Other side: Fucking around with patents can be equated to intellectual genocide. Nobody will work on innovative pharmaceuticals if they are robbed of the future rewards of cashing in and those implications extend to other technological advances. While the short term goal of serving the public interest might sound compelling, how many future lives will be taken because potential treatments were not wholeheartedly explored? Patent protection should be upheld for the public interest, or weakened?
Next: Blackberry and the patent lawsuit from hell. This begs a different question: if you have a patent, should you be compelled to use it? Is it fair to simply own the rights to an idea and forbid anyone from bringing it to fruition? One side: thats the beauty of the patent, the right to determine its use or lack of. Other side: what about the customers who will be essentially victimized by the demise of Blackberry? How much is a market worth? How can we extract the value of technology from the subsequent post-theft marketing?
Katrina: Can a citizen sue the government because they were negligent or ill equipped to handle a natural disaster? One side: Its bullshit, people primarily have an obigation to solve their own problems and natural disasters are faultless acts. People should stop looking to government to do for them. Get your own water!
The other: The purpose of government, at its core, is to 'provide for the general welfare' of its citizens, especially in cases of large scale interstate manuevers like disaster response, or less acute examples like trade and currency. To be that bureaucratically incompetent is like having an emergency room without a doctor. There is a reasonable 'presumption of care', a contractual covenant wherein taxes are paid and public officials are paid for stated purposes and that egregious failure to assist is negligence.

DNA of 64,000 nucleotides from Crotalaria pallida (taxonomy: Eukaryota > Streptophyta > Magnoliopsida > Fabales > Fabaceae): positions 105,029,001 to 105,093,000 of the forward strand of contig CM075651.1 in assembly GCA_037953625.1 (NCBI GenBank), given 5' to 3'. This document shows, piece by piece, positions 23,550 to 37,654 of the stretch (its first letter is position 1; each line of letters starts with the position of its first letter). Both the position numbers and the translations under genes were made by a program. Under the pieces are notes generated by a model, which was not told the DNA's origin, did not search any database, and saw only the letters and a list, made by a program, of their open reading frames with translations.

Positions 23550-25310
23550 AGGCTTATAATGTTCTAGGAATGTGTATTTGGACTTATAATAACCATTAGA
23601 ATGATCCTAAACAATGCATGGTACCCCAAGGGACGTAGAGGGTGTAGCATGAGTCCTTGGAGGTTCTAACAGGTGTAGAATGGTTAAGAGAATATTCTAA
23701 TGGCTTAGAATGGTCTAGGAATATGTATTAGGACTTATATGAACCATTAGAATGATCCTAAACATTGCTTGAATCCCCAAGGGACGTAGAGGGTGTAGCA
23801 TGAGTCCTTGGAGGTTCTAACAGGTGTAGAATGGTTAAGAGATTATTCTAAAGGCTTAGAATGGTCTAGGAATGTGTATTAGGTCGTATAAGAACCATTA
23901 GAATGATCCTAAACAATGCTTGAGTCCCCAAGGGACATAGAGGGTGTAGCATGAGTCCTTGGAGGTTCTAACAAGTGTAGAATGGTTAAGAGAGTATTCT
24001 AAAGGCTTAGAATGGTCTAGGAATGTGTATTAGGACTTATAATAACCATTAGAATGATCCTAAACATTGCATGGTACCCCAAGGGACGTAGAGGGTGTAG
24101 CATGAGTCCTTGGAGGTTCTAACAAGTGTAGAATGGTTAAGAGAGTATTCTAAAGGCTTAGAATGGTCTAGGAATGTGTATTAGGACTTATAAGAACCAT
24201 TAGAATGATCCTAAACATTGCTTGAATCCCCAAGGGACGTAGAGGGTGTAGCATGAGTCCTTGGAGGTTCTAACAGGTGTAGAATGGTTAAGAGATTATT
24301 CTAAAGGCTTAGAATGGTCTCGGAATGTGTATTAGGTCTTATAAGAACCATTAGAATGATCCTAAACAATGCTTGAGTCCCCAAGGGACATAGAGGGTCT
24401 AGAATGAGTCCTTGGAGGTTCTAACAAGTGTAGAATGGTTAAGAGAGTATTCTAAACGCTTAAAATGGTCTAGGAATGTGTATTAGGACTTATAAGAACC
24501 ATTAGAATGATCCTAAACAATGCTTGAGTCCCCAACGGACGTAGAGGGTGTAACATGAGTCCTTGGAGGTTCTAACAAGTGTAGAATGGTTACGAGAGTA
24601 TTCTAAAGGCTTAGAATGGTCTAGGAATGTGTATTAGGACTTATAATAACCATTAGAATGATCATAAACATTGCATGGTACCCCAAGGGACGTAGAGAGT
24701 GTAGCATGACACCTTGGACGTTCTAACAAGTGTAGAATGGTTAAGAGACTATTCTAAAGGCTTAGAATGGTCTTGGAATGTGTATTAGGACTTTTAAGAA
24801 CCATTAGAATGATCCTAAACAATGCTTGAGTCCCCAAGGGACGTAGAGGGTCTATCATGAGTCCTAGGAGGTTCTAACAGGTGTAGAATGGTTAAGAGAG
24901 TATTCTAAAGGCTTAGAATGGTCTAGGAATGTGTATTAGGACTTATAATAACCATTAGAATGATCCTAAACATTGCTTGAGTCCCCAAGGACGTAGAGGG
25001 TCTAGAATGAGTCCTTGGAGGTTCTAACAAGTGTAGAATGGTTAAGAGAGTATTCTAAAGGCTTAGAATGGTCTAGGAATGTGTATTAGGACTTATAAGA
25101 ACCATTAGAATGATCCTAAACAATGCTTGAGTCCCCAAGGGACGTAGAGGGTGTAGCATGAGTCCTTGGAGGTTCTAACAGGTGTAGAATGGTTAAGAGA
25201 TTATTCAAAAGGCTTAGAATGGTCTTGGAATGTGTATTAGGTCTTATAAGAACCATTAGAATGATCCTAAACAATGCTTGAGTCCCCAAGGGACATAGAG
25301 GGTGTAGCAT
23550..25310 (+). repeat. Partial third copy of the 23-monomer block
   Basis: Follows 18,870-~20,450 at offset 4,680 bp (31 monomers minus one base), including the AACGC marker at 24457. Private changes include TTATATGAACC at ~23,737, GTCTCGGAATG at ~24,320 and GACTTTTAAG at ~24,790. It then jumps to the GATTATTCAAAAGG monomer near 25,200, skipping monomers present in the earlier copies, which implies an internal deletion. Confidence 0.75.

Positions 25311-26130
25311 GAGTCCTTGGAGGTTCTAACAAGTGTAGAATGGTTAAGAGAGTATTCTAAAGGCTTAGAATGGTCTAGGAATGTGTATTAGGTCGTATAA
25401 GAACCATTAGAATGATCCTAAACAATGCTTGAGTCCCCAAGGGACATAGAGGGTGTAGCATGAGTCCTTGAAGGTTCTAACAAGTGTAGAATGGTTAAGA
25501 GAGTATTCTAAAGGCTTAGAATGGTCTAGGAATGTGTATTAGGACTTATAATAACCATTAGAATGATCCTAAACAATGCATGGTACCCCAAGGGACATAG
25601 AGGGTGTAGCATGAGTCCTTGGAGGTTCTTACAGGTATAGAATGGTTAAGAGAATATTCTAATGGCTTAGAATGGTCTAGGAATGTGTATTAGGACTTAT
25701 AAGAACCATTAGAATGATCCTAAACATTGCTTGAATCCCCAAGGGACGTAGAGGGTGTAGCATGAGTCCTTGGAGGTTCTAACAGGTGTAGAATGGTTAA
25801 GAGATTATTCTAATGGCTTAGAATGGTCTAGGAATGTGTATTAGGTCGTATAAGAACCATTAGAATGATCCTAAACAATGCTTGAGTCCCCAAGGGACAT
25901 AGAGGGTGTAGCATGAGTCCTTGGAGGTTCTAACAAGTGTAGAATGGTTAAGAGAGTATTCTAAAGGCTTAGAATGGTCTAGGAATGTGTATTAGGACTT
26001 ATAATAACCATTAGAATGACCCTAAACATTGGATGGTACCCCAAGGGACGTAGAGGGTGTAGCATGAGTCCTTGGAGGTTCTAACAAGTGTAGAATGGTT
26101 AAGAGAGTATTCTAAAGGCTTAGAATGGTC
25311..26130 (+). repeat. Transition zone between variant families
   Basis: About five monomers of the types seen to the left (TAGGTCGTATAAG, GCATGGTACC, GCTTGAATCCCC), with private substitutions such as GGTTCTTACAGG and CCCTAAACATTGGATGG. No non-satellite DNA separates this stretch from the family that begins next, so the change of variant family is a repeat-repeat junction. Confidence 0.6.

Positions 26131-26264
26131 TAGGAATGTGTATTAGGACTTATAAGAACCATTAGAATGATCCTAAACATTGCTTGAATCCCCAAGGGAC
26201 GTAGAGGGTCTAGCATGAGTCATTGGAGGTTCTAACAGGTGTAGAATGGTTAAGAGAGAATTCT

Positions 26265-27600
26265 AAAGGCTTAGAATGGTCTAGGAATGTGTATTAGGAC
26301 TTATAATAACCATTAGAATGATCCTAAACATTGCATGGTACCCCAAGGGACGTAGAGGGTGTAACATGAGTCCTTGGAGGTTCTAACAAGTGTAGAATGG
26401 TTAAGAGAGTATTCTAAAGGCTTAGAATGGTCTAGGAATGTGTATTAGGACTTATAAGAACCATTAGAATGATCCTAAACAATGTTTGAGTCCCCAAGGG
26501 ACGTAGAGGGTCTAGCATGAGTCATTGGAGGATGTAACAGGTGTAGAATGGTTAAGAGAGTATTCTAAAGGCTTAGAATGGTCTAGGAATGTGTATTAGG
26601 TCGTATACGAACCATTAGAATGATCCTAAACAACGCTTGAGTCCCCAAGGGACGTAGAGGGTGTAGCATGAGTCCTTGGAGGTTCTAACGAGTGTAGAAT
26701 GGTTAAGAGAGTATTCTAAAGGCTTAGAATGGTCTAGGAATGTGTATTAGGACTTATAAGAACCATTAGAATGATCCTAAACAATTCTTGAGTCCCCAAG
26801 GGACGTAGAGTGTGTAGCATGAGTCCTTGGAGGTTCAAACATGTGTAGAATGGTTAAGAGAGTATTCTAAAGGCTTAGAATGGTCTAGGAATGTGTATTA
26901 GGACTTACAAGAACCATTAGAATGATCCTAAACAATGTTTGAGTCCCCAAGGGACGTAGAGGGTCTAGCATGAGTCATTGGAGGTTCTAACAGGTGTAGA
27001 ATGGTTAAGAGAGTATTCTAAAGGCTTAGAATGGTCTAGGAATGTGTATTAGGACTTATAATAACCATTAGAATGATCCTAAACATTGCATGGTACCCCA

Certainly there are other recent cases: Smokers or big tobacco, who's at fault? Spying on citizens- necessary for security or sodomy by Big Brother? Google- autonomous company permitted to archive your search behaviors (and if you don't like it don't use google) or an example of information abuse?
Colored bubbles are coming, but why? That brings me to the last question: do we patent and create what the market asks for and demands, a responsive market...or do we create needs and wants and set about convincing the public via marketing? And how much of our wasteful economy can be traced to the answer? -Lily

Sunday, December 18, 2005

Big Google is Watching

I was trying to ignore the articles in my inbox from my well meaning friends about internet censorship because-truth be told- I really do not want to wrap my brain around the implications of that right now. But as an admitted insomniac I seem to have plenty of sleepless down time lately to infuse my wakeful hours with the remnants of my nocturnal paranoia fest. I used to think that if I purged my angry brain, elusive sleep would tap the peaceful void... but its like an exponential eradication...the more I vent, the more bubbles to the surface, and so it goes.